The workload is therefore enormous, as shown by the number of states of emergency that have been declared. A state of emergency is declared when ambulances operate at 80% capacity and the specified ten-minute arrival time for patients can hardly be met. In 2020, the state of emergency was declared 64 times; in 2021, the number tripled to 178. Now, it also looks like that record will be broken in the middle of the year. It is clear that the late arrival of the emergency services and the fire brigade, and their exhausted personnel, seriously endanger the lives of those affected.
Due to the extreme situation of professional firefighters, many members of the volunteer firefighters were also put on duty Thursday with the city’s personnel departments. According to official information, there were also more volunteer firefighters than professional firefighters in Grunewald on Friday evening. The spokesman for the firefighters’ union reported complaints from the ranks of volunteer firefighters because they are so frequently and regularly called to work.
In addition, more than 50 THW employees were deployed during the major fire in Grunewald. They installed several 30,000 liter pools to service the fire engines, laying a network of pipes from surrounding lakes to fill them.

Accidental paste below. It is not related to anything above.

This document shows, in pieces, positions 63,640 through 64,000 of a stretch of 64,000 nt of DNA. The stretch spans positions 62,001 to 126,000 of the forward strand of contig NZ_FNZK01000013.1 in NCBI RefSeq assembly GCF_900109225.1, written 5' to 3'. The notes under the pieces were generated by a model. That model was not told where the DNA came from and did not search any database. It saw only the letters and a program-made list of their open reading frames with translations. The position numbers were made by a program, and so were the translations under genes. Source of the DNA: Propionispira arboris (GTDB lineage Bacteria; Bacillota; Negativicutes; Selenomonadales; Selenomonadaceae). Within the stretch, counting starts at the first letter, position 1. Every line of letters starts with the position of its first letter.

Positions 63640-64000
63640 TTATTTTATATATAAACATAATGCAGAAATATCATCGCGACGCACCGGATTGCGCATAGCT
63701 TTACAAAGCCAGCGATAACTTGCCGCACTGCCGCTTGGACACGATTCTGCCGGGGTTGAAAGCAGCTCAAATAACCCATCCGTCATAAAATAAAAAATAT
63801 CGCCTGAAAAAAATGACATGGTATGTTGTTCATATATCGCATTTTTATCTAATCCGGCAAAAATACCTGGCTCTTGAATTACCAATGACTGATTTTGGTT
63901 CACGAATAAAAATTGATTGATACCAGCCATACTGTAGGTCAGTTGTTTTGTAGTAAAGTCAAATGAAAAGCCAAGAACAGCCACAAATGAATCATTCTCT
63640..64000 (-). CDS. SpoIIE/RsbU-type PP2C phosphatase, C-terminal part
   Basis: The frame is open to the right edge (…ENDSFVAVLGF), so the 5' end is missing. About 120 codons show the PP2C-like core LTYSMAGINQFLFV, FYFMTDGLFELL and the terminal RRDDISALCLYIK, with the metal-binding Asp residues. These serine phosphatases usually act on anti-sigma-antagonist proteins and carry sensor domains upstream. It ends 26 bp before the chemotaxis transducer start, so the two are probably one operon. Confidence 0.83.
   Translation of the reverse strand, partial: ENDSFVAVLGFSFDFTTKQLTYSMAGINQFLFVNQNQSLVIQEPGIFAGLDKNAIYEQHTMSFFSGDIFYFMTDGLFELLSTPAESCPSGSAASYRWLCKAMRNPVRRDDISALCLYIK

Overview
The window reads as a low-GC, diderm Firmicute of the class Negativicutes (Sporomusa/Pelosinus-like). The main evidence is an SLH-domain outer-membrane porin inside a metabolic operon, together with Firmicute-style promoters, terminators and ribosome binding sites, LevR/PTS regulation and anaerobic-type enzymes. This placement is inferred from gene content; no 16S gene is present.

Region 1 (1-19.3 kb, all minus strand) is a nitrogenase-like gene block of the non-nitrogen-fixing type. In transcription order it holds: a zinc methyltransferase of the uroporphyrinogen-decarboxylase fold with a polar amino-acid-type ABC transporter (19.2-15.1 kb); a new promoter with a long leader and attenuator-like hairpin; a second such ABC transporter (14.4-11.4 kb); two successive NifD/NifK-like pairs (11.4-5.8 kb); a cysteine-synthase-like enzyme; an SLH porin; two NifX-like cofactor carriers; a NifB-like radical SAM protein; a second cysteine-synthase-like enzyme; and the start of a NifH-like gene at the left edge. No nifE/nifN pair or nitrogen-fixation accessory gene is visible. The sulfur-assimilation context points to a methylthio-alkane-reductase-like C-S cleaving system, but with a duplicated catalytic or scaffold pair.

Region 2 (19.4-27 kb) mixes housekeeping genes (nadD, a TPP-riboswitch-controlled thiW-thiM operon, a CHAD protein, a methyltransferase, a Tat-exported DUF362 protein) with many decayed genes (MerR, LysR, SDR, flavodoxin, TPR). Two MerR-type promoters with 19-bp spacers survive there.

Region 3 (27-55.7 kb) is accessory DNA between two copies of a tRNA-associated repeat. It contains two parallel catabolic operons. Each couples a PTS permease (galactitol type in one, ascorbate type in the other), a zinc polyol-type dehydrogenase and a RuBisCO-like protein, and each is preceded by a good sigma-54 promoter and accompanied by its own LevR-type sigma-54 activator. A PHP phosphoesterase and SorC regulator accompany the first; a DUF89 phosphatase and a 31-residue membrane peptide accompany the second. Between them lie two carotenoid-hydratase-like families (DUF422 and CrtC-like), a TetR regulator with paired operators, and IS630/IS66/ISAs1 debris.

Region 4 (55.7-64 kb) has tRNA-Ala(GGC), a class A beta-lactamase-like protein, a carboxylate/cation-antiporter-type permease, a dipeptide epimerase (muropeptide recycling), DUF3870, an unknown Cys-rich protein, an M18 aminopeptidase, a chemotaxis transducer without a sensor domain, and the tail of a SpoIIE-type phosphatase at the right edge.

The Bundeswehr deployed a “Dachs” bulldozer tank, which created five-kilometre gaps in the forest to contain the fire. In addition, a “Teodor” demolition robot was deployed, which had also been used during the war in Afghanistan. The Bundeswehr cynically announced that the firewalls must remain in place; they could “be used by the Berlin population after this crisis as beautiful cycling and hiking trails due to their extension”, a spokesperson said.
The police provided water cannons – one of the few technical devices with which Berlin is well equipped, being more regularly used against squatters and left-wing protesters.
In contrast, firefighting helicopters and planes that could have put out the forest fire from the air were not available. German firefighters do not have their own firefighting helicopters. Bundeswehr firefighting helicopters are currently deployed in Saxony, where large forest fires have been raging for weeks. Despite the increasing number of forest fires, there are no firefighting aircraft in Germany.
It was pure coincidence that the fire broke out overnight and caused no casualties. The impact on the forest will only be seriously assessed after the end of the firefighting operations.
After the incident, authorities highlighted the supposedly high security precautions at the explosives facility, saying there was a firebreak around the site and a fire alarm system. The ammunition depots were continuously sprayed with water in the summer so that the phosphorus they contain would not ignite at high temperatures, it was said.